I like spironolactone, it is a great drug for the treatment of resistant hypertension and it has excellent evidence for treatment of poor left ventricular function and heart failure. So this week I read with interest the results of the Aldo-HF trial published in JAMA. This trial asked whether, in patients with heart failure and normal ejection fraction (HFNEF), addition of spironolactone improves echocardiographic measures of diastolic function and/or maximum exercise capacity measured by cardiopulmonary exercise testing. The results are stunningly unimpressive, which must come as a disappointment for the investigators after all the hard work of setting up and performing the trial and for cardiologists still trying to manage this difficult condition.
The trial showed a small decrease in an echo measure of diastolic function known as E/E' which is regarded as a surrogate marker for left ventricular filling pressure/left atrial pressure. In spironolactone treated patients E/E' fell from 12.7± 3.6 to 12.1± 3.7 compared to a small increase in placebo group (12.8±4.4 to 13.6±4.3). Those of us practicing echocardiography realise this change is of no clinical signficance and within the day to day variability seen when performing echo. Importantly there was no change in symptoms (NYHA class) or VO2 max in the spironolactone patients. This supports the idea that the echocardiographic changes may be statistically significant but are not clinically significant.
Was there anything positive from this trial? It does confirm the place of spironolactone as an effective antihypertensive agent. The BP difference in the spironolactone and placebo groups was 8/3mmHg. There was a small reduction in LV mass index noted (-6g/m2). The authors suggest this was independent of the blood pressure changes and they performed corrections for blood pressure to substantiate this conclusion. I am sceptical about this because other studies have shown that spironolactone reduces central aortic blood pressure significantly more than brachial blood pressure. Central aortic pressure is a more important determinant of afterload and hence a greater stimulus for alteration in LV mass.
The other issue for comment, central to all trials of HFNEF, regards the type of patients included in the study. My typical HFNEF patient is an elderly lady with a long history of hypertension and often atrial fibrillation. The main symptoms are usually exertional shortness of breath and fatigue sometimes with ankle oedema. The BNP is often mildly raised and the echo usually shows a small cavity left ventricle with a dilated left atrium. In my experience these patients often respond to spironolactone at least in terms of an improvement in BP control and sometimes symptoms. The rapid rise in blood pressure and heart during exercise also seems to predict a group of more symptomatic patients. In the Aldo-HF trial 50% were female, only 4% had atrial fibrillation and the NT-proBNP at baseline was only 158. The Minnesota Living with Heart Failure score was 21 which is low and suggests that the patients in the clinical trial were mildly symptomatic at the start of the trial.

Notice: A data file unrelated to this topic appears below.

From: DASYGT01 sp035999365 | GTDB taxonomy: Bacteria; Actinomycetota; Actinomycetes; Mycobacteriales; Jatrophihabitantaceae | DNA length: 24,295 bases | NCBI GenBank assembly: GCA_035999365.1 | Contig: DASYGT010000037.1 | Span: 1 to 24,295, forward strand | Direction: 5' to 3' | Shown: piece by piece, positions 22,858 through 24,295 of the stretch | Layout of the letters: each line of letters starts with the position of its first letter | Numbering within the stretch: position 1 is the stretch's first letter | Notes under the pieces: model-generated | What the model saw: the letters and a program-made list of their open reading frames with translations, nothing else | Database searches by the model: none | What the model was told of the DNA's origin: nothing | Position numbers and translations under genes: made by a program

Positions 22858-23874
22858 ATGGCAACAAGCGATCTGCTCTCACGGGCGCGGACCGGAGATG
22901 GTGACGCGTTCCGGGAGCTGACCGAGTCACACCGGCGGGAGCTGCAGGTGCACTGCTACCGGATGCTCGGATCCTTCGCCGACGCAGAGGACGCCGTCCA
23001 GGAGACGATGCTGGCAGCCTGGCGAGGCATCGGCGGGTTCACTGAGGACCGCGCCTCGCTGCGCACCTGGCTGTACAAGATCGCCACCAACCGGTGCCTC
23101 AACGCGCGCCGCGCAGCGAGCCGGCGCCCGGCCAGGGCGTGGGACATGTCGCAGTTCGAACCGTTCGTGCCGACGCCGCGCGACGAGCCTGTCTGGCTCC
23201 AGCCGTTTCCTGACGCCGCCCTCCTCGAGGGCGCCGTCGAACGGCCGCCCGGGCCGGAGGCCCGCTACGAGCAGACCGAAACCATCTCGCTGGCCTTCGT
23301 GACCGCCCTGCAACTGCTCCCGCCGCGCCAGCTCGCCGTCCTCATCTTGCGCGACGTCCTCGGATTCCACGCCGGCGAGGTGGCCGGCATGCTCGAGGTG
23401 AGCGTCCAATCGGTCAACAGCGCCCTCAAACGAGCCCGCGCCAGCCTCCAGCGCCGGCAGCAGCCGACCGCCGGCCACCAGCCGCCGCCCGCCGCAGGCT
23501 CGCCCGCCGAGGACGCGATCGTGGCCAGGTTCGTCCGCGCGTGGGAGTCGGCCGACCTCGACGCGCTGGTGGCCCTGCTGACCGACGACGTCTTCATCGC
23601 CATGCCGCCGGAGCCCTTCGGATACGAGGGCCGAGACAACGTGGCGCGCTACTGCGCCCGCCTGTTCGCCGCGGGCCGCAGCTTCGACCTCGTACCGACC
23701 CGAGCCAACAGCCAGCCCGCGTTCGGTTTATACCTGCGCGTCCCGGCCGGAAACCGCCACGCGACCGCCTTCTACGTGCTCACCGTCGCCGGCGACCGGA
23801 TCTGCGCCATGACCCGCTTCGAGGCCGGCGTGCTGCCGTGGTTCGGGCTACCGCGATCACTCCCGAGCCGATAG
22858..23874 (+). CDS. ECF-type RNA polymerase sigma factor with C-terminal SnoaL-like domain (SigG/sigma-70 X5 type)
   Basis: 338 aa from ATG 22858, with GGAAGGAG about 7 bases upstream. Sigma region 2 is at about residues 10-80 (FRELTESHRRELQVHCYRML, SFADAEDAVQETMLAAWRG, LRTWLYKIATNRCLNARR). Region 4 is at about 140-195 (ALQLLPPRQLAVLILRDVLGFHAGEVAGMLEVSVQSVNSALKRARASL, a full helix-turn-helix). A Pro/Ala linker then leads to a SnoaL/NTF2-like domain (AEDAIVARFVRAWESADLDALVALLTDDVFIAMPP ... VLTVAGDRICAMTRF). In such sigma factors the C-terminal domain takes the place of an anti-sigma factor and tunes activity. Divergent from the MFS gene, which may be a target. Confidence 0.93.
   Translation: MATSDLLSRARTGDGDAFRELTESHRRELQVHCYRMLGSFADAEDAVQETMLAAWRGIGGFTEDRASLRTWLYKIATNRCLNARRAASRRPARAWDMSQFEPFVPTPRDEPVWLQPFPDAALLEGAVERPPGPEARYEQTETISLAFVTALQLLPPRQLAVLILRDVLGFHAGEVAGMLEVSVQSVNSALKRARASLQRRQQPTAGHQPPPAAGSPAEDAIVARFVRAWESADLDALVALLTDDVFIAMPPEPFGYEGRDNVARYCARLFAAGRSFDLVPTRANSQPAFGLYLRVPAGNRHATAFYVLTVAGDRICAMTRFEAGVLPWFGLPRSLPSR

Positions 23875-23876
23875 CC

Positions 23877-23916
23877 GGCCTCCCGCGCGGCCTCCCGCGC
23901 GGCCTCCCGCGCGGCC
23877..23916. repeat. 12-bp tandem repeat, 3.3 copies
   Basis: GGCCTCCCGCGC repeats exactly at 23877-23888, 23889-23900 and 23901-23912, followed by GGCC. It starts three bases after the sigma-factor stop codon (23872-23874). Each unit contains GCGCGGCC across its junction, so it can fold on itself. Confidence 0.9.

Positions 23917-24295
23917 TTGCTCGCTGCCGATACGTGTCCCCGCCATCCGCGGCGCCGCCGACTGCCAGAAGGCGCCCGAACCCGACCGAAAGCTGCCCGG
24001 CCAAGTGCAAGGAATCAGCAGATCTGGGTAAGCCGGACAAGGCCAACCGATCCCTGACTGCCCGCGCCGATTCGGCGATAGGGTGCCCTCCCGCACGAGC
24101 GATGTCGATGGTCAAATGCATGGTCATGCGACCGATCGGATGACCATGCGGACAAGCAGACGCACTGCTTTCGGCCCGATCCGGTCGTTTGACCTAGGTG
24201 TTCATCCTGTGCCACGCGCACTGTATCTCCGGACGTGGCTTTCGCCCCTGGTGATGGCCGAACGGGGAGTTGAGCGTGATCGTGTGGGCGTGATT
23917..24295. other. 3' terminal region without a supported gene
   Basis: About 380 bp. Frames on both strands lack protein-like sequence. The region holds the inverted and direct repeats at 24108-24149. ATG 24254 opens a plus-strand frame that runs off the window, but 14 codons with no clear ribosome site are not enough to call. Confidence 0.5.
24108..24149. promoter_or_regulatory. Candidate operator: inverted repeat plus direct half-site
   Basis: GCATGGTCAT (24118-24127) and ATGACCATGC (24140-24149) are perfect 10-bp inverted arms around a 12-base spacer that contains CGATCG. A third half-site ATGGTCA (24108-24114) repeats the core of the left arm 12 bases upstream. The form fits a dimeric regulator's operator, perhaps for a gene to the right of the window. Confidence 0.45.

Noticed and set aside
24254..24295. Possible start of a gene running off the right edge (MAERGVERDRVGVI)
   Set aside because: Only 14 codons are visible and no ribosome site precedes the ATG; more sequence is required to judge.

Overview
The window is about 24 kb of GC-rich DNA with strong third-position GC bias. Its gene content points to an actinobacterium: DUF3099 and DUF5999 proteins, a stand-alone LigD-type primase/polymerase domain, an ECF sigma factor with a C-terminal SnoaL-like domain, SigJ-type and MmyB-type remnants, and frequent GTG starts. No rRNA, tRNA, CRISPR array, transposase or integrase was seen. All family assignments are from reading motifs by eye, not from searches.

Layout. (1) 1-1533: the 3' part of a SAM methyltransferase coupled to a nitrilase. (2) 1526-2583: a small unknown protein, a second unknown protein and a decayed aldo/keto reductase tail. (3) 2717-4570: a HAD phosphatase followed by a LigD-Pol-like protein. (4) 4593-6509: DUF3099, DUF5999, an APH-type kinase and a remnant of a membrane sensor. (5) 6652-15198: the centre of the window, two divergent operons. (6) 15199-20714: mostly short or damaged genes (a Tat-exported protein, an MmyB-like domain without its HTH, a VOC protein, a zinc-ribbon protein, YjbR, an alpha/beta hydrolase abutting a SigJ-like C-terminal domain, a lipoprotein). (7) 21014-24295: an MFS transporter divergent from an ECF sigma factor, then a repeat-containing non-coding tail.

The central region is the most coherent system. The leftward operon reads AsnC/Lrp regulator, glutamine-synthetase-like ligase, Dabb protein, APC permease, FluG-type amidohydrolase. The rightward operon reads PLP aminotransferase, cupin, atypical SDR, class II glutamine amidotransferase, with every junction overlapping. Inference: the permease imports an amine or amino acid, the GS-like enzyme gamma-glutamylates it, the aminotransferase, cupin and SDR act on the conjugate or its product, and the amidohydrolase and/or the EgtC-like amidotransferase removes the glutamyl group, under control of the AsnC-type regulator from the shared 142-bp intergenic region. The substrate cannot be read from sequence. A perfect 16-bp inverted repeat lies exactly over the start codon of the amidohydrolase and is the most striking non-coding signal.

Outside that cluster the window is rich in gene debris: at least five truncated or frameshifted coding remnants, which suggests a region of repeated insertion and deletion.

So what is next for spironolactone? The Aldo-HF trial is disappointing but we need to await the results of the forthcoming TOPCAT study which is looking a spironolactone in over 3445 patients with HFNEF (EF>45%) and NTproBNP >360 or a previous admission to hospital with heart failure. This is likely to be a more severe group of patients than the Aldo-HF trial and the results are keenly awaited. The primary completion date is June 2013 so the results are likely to be reported at the AHA meeting this autumn.
The Miracle of Low Dose Spironolactone Laragh, Am J Hypertension 2001, 14:86-89
Effect of Spironolactone on Diastolic Function and Exercise Capacity in Patients With Heart Failure With Preserved Ejection Fraction: The Aldo-DHF Randomized Controlled Trial JAMA
Spironolactone on central aortic blood pressure and LV mass in CKD
TOPCAT Study Design
Dr Richard Bogle
The opinions expressed in this blog are strictly those of the author and should not be construed as the opinion or policy of my employers nor recommendations for your care or anyone else's. Always seek professional guidance instead.